17. If the absence is the result of compelling circumstances under which it was not possible to report or perform duty, such absence can not be held to be wilful.
18. Absence from duty without any application or prior permission may amount to unauthorised absence, but it does not always mean wilful. There may be different eventualities due to which an employee may abstain from duty, including compelling circumstances beyond his control like illness, accident, hospitalisation, etc., but in such case the employee cannot be held guilty of failure of devotion to duty or behaviour unbecoming of a Government servant.
19. In a Departmental proceeding, if allegation of unauthorised absence from duty is made, the disciplinary authority is required to prove that the absence is wilful, in absence of such finding, the absence will not amount to misconduct.
20. In the present case the Inquiry Officer on appreciation of evidence though held that the appellant was unauthorisedly absent from duty but failed to hold the absence is wilful; the disciplinary authority as also the Appellate Authority, failed to appreciate the same and wrongly held the appellant guilty.
21. The question relating to jurisdiction of the Court in judicial review in a Departmental proceeding fell for consideration before this Court in M.B. Bijlani vs. Union of India and others reported in (2006) 5 SCC 88 wherein this Court held:
"It is true that the jurisdiction of the court in judicial review is limited. Disciplinary proceedings, however, being quasi- criminal in nature, there should be some evidence to prove the charge. Although the charges in a departmental proceeding are not required to be proved like a criminal trial i.e. beyond all reasonable doubt, we cannot lose sight of the fact that the enquiry officer performs a quasi-judicial function, who upon analysing the documents must arrive at a conclusion that there had been a preponderance of probability to prove the charges on the basis of materials on record. While doing so, he cannot take into consideration any irrelevant fact. He cannot refuse to consider the relevant facts. He cannot shift the burden of proof. He cannot reject the relevant testimony of the witnesses only on the basis of surmises and conjectures. He cannot enquire into the allegations with which the delinquent officer had not been charged with."
22. In the present case, the disciplinary authority failed to prove that the absence from duty was wilful, no such finding has been given by the Inquiry Officer or the Appellate Authority. Though the appellant had taken a specific defence that he was prevented from attending duty by Shri P. Venkateswarlu, DCIO, Palanpur who prevented him to sign the attendance register and also brought on record 11 defence exhibits in support of his defence that he was prevented to sign the attendance register, this includes his letter dated 3rd October, 1995 addressed to Shri K.P. Jain, JD, SIB, Ahmedabad, receipts from STD/PCO office of Telephone calls dated 29th September, 1995, etc. but such defence and evidence were ignored and on the basis of irrelevant fact and surmises the Inquiry Officer held the appellant guilty.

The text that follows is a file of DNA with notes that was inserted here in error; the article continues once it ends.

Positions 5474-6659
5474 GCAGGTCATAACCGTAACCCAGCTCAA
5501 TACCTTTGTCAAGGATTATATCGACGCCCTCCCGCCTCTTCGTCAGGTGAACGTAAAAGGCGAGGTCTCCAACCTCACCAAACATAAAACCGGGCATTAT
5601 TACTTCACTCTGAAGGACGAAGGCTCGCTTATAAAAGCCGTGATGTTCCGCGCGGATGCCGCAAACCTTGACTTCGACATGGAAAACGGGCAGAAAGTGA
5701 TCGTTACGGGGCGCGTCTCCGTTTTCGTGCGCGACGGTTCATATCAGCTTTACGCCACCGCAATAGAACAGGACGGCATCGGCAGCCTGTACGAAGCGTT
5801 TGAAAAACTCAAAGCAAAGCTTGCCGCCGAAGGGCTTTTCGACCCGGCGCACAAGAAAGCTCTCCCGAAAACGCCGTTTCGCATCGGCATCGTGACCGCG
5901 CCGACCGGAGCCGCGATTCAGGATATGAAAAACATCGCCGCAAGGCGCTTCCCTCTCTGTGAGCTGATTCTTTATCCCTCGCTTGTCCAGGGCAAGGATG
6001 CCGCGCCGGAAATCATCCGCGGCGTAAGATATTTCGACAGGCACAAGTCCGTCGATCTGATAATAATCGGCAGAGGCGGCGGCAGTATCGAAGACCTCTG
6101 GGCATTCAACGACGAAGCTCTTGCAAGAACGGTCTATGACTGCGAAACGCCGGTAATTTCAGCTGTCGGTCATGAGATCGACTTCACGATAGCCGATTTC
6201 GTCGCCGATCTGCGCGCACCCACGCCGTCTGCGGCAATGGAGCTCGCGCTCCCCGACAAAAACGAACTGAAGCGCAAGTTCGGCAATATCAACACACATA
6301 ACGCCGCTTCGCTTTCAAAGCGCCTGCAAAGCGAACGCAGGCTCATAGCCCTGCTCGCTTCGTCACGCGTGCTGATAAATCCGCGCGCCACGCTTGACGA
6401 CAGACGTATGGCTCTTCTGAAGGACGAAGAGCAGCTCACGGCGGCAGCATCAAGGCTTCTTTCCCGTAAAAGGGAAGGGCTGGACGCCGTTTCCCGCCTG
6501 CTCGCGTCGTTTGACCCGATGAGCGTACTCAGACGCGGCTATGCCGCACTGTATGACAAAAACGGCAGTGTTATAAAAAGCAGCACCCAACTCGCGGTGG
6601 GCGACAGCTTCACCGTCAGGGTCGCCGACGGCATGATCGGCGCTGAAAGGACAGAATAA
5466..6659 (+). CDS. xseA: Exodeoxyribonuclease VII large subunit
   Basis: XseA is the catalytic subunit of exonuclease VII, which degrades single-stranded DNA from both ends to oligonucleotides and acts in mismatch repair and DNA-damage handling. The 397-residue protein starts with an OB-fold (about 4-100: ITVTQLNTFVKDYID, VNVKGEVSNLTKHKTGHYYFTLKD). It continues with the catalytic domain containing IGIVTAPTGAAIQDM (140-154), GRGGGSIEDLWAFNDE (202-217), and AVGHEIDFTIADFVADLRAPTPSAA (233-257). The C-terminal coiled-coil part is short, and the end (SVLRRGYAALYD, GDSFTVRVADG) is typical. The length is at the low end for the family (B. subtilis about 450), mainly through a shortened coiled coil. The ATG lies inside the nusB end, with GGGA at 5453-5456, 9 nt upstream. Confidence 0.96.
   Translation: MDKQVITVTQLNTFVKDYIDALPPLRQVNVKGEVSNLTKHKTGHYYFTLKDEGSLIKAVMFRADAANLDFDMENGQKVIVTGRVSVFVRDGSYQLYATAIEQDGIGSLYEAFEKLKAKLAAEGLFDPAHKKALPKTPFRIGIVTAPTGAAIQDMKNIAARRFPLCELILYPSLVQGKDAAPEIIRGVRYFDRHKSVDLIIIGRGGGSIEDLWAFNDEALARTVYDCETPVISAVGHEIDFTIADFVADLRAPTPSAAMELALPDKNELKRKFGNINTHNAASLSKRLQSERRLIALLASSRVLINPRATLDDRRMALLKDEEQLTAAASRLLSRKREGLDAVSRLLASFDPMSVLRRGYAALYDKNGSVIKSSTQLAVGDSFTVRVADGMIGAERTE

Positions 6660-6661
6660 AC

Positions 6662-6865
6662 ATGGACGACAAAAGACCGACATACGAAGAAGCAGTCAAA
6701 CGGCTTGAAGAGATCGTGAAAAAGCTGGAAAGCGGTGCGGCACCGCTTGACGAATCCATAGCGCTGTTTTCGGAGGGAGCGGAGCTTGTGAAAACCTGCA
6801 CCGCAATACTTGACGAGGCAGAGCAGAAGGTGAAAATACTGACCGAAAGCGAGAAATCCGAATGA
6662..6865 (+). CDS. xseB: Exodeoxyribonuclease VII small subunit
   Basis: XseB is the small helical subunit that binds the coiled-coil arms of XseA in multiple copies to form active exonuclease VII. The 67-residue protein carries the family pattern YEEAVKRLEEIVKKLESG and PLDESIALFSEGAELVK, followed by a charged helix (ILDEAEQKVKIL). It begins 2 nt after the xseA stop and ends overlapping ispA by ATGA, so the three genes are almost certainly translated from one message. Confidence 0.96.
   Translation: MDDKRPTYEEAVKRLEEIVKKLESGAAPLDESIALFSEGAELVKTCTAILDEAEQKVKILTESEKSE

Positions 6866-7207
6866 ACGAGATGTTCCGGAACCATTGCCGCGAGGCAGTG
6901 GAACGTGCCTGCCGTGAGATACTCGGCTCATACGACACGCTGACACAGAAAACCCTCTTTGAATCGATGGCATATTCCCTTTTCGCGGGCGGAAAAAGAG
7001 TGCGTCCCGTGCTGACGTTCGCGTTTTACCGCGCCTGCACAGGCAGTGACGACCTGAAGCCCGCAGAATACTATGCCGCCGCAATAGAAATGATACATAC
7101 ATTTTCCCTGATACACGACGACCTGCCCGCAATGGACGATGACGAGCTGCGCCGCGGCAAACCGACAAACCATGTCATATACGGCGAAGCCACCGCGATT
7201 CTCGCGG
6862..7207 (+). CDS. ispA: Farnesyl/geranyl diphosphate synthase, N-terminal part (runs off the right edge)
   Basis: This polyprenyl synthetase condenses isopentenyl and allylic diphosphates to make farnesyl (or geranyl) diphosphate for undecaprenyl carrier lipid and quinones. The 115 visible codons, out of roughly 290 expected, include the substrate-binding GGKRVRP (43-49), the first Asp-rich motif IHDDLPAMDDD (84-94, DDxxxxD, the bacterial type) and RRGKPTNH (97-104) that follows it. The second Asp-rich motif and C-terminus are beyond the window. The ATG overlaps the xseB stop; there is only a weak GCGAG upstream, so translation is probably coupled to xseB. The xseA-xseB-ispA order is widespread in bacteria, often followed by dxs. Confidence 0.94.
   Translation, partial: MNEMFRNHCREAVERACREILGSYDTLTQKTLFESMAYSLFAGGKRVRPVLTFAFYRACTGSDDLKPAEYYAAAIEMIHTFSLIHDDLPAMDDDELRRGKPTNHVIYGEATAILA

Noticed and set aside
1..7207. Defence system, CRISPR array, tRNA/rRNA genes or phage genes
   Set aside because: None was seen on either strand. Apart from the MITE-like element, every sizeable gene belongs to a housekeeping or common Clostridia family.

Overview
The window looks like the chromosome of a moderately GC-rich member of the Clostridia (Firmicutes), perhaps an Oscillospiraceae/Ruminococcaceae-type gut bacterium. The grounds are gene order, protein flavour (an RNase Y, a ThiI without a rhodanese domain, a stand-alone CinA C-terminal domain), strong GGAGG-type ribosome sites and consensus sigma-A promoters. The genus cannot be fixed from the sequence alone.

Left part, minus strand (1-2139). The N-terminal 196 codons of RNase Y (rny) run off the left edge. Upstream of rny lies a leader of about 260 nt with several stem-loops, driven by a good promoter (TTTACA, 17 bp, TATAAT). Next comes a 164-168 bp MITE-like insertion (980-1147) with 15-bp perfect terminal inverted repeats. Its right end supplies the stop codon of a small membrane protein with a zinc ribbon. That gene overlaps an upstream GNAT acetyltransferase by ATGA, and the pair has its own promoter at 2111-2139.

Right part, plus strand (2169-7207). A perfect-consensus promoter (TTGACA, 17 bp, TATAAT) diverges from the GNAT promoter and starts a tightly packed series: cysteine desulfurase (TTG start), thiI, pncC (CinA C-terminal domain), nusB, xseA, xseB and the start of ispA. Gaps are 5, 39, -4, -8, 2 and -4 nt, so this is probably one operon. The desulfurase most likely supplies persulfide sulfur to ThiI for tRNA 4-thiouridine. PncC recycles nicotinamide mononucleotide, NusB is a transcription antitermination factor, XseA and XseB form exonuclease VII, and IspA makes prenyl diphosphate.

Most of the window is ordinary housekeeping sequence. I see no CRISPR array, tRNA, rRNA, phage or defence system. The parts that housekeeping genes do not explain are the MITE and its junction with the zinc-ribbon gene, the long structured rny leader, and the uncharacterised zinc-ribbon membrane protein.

23. Mr. P. Venkateswarlu, DCIO, Palanpur, who was the complainant and against whom appellant alleged bias refused to appear before the Inquiry Officer in spite of service of summons. Two other witnesses, Shri Jivrani and Shri L.N. Thakkar made no statement against the appellant, and one of them stated that he had no knowledge about absence of the appellant. Ignoring the aforesaid evidence, on the basis of surmises and conjectures, the Inquiry Officer held the charge proved.
24. Though the aforesaid facts noticed by the Appellate Authority but ignoring such facts giving reference of extraneous allegations which were not the part of the charge, dismissed the appeal with following uncalled for observation:
"The appellant even avoided the basic training required for the job and asked JAD Ahmedabad to send all the training papers for his training at IB Training School, Shivpuri (Madhya Pradesh) to his residence at Ahmedabad. `An untrained officer is of no worth to the department'."25. In the result, the appeal is allowed. The impugned orders of dismissal passed by disciplinary authority, affirmed by the Appellate Authority; Central Administrative Tribunal and High Court are set aside. The appellant stands reinstated. Taking into consideration the fact that the Charged Officer has suffered a lot since the proceeding was drawn in 1996 for absence from duty for a certain period, we are not remitting the proceeding to the disciplinary authority for any further action. Further, keeping in view the fact that the appellant has not worked for a long time we direct that the appellant be paid 50% of the back wages but there shall be no order as to costs.